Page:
settle in some godforsaken place
wait for you to land and step out the rocket
take your hands from out your pocket
pull up your visor and sniff the air
and bang – they’ll get right up in there
and the next thing you know you’re back on the station
blabbering on in isolation
true story
so I’m sorry, people, but I have to disagree
viruses are very much alive it seems to me
and just because they don’t got no evolutionary fuss
hell – all it means is they’re cleverer than usimg_0183

the fabulous outlaw butterfly

what can I say? / I was feeling pretty much okay / when I wandered into Superdrug that day

and then – wow! / holy kapow!
(you’ve probably seen the news & know what happened by now)

I was dazzled by the rows of cosmetics / the hard white lights & glossy aesthetics / Maybe It’s Maybelline. Maybe not. / Imagine the Impossible – okay – then what? / Between Love and Madness lies Obsession / so many questions / subtle corrections / airbrushed imperfections / all those magical bottles / jostling / accosting me / Beautiful. Colourful. You. / who? / me? / yes – don’t you see? / Share the Fantasy / Sparkle on the Inside and Out

suddenly I knew what the trip was about

I started to gulp the perfumes down / shop assistants screaming & running around / as I worked my way steadily / greedily / concession to concession / without hesitation / Boss & Cerruti / Lacoste & Givenchy / give it to me! / and the very moment a bottle was done / I tossed it behind me and carried on / two whole bottles of Chanel no.5 / I never felt so alive! / Blossom by Jimmy Choo / an atomiser of Gucci Bamboo / Good Girl by Carolina Herrera / Issey Miyake, L’Eau d’Issey Pure Nectar / nothing was spared as I worked the row / hastily swallowed / followed / by an over-the-shoulder throw / a succession of shattering breaks /  scattering glass like tiny diamonds in my wake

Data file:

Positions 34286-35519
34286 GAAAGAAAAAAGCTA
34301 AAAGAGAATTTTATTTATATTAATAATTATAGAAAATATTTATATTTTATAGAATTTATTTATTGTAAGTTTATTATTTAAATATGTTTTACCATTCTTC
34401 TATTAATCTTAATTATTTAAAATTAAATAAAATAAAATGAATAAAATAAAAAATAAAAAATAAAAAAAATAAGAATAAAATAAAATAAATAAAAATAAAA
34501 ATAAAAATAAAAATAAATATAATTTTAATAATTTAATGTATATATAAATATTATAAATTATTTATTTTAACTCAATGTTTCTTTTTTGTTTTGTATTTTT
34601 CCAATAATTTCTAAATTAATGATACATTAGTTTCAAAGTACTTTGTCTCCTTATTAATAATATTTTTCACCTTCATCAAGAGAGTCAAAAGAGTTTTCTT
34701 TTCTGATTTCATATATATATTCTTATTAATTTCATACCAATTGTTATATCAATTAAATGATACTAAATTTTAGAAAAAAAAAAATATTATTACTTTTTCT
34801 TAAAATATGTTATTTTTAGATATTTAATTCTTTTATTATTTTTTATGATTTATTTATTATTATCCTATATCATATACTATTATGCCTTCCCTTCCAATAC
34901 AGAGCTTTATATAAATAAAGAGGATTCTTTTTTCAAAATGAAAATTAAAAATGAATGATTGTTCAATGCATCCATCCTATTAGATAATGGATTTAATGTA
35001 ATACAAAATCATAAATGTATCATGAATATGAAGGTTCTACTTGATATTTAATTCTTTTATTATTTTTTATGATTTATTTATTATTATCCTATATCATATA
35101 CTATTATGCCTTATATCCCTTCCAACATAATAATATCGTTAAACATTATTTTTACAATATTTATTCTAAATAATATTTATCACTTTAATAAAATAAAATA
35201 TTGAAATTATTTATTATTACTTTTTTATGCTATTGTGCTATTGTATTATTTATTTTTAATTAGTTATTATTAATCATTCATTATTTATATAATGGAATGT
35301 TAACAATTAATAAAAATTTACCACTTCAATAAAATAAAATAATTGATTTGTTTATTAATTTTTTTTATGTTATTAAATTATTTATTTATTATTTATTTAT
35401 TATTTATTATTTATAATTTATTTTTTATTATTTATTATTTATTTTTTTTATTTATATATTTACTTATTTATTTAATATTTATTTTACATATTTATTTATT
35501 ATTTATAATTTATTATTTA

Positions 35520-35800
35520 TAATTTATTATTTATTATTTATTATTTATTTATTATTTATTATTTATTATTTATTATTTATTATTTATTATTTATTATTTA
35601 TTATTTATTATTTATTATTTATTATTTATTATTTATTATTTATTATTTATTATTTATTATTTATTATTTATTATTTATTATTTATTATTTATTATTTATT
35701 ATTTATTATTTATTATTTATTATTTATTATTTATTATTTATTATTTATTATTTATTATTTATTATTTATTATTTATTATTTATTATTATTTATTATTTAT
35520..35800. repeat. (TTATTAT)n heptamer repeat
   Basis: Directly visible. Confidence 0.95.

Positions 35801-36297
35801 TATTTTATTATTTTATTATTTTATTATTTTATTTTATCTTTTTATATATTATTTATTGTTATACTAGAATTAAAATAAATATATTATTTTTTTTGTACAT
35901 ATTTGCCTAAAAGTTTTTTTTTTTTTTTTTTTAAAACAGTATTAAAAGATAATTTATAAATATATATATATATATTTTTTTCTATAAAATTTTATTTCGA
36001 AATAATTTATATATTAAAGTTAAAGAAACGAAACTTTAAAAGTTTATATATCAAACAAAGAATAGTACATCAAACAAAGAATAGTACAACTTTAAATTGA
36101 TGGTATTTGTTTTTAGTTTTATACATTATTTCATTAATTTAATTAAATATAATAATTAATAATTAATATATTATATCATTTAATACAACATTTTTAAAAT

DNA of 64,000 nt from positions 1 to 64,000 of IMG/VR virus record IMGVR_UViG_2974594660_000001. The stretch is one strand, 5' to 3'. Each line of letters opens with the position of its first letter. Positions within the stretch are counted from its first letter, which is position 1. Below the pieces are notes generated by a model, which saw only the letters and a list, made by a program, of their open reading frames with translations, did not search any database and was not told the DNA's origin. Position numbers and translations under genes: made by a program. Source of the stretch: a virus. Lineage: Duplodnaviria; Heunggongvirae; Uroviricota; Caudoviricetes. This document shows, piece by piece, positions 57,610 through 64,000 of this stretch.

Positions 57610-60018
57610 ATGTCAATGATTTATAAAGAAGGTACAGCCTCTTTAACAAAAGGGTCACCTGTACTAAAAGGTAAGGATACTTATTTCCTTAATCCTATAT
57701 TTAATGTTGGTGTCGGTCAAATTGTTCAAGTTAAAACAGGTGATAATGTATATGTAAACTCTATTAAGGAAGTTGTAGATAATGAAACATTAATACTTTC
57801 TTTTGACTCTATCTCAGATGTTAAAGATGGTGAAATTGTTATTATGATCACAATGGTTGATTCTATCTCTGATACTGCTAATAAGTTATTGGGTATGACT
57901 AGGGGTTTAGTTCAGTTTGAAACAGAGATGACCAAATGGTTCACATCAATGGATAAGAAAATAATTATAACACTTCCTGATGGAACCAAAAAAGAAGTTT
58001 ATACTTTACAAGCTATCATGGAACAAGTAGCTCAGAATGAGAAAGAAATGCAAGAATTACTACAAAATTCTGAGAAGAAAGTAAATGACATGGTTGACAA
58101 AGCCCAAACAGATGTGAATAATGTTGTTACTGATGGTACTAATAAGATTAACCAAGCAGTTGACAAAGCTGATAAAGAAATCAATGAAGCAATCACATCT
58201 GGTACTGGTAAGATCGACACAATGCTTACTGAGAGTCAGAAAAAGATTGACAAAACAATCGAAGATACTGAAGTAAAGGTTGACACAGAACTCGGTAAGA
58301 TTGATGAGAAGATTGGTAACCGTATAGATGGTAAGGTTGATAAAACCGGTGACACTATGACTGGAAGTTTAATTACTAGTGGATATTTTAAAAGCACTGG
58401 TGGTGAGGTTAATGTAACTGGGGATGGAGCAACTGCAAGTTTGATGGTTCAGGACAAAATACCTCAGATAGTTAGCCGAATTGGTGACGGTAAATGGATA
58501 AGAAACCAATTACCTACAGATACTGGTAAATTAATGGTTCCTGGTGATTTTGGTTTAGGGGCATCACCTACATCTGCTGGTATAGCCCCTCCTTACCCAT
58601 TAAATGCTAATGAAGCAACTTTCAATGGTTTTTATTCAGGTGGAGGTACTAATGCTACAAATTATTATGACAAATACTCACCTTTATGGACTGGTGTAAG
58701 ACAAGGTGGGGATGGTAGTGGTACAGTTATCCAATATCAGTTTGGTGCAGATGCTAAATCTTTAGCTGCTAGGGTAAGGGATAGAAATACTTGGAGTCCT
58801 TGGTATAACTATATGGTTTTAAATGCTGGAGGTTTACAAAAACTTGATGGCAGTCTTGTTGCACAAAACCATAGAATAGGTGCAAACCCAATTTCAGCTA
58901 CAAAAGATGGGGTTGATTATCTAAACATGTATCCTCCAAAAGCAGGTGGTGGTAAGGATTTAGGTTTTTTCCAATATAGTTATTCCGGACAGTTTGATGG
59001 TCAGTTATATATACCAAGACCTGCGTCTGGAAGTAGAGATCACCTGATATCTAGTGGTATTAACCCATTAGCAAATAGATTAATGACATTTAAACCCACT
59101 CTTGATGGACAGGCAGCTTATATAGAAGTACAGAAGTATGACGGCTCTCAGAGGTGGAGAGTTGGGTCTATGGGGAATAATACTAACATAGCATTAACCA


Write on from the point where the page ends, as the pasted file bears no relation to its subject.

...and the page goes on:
and gradually I felt myself changing / stranging / dna rearranging / my eyes compounding / expanding / popping out / my tongue extending and whipping about / two diaphanous wings unfurling / extra pairs of legs uncurling / dangling from my shiny thorax / as I rose in a swirling vortex / and powered into the fragrant air / scattering bottles everywhere / skimming the shelves and heading out the shop / where armed police were screeching to a stop / (one jumped out & took a speculative shot / with her glock / but the bullet only nicked my hock / and ricocheted into the high street clock)

At first I flew low / waving to the crowds below / the lunchtime traffic swerving & cursing / desperately reversing / as they all got out to watch me go / holding up phones so their friends would know / and on I flew / higher & higher into the blue / exhilarated but terrified, true / because honestly what’s a man to do / who changed so much and so quickly too

I headed for the countryside / where a fabulous outlaw butterfly might hide / and after searching relentlessly / settled for an abandoned observatory / a quiet place I might / discretely & sweetly access and alight / through the hatch where the telescope poked out at night / and I soon settled into my beautiful home / my doorless, floorless, chitinous dome / and I have to say / I’ve been doing okay / & it certainly helps I’ve found  more like me / living marvelously / carelessly / insectivorously / out here on the periphery / c’mon! you know I’m not the only bug / who metamorphosed in Superdrugimg_0178 (1)


FAILURE knows all my faults / the darkest secrets in the deepest vaults / he knows all the tricks & combinations / the dust-covered abominations / Raspail in the Lincoln / what was I thinkin? / he was always hot shit with a puzzle / he’s the plump black nose on the bloodhound’s muzzle / when it comes to trickery he’s positively devout / he’ll always and I mean ALWAYS sniff this shit out / the tripwire primed with the manuscript trug / the pit of sharpened pencils under the tiger rug  / all the things I set around the house / the study, the garden & thereabouts / like a giant game of Mousetrap with me as the mouse / and FAILURE poised with his hand on the lever / as personally attentive as dengue fever

failureFAILURE looks a little like me / if you shuffled things round externally / hyde with a runny nose and sore throat / kicking through the lab trash for the antidote